Elections, Public Opinion and PartiesDo people's explanations for inequality shape their appraisals of the political system?

A cross-national team of researchers, including Joe Greenwood-Hau and Stefanie Reher from the School of Government & Public Policy, have won a competition by the Elections, Public Opinion & Parties specialist group of the Political Studies Association to field survey questions for a new research project via YouGov. The research team, which also includes Alona Dolinsky (Johns Hopkins University) and Christine Stedtnitz (London School of Economics), is investigating whether people's beliefs about the reasons for inequality shape their appraisals of the political system in Britain.

Some people believe that individual traits, such as hard work and ambition, are responsible for social and economic inequality, whilst other people believe that it is driven by structural factors such as people’s gender, ethnicity, and parental background. Beliefs about why some people get ahead whilst others do not relate to views about whether society is meritocratic, and thus whether inequality is fair or needs to be tackled by political decision-makers. As a result, a person’s beliefs about the sources of inequality are likely to influence how responsive they perceive governments and political leaders to be, not least because many politicians can be seen as the beneficiaries of privilege.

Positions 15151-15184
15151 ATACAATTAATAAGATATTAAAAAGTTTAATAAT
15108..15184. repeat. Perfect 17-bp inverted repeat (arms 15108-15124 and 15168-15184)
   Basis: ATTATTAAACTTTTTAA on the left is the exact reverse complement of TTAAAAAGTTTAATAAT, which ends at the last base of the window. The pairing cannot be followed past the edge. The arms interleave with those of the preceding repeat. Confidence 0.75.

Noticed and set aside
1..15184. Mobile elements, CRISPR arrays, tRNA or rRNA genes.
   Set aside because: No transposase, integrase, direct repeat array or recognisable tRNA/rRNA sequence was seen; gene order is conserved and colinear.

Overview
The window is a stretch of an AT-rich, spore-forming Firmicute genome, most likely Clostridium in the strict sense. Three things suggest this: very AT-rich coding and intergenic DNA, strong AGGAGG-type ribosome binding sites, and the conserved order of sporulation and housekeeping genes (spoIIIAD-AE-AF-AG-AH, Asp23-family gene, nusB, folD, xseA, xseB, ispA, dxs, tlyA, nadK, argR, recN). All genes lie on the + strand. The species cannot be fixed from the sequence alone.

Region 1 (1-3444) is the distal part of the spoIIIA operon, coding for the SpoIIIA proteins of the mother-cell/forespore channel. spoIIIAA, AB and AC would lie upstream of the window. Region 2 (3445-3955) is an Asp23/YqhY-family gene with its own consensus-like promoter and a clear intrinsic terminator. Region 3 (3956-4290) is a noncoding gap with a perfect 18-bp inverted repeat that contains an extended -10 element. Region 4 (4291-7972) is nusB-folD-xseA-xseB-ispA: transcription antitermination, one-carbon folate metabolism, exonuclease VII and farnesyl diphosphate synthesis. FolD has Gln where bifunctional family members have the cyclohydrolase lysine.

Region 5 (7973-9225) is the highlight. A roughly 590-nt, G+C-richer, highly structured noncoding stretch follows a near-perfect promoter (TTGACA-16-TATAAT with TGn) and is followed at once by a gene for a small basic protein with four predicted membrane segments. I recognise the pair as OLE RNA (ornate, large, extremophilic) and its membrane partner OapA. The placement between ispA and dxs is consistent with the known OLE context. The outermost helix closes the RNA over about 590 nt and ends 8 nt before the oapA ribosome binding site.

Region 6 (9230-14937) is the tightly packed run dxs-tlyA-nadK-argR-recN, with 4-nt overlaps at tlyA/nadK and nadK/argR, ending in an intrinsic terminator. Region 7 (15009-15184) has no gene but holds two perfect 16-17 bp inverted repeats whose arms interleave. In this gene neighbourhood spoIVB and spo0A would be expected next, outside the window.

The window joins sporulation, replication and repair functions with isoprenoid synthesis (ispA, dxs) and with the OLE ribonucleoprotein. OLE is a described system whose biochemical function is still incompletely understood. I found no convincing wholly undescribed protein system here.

The research team will ask survey respondents about their explanations for inequality and their appraisals of the political system to analyse whether the two are related. In order to identify the causal relationship between the two, they will randomly change the order in which respondents answer these questions. The research will help us understand whether people who see society as meritocratic rather than unfairly unequal have less negative appraisals of politics. This has important implications for how we talk about both the hard work and long hours that politicians put into their jobs, and the privilege that has helped many of them to obtain their positions.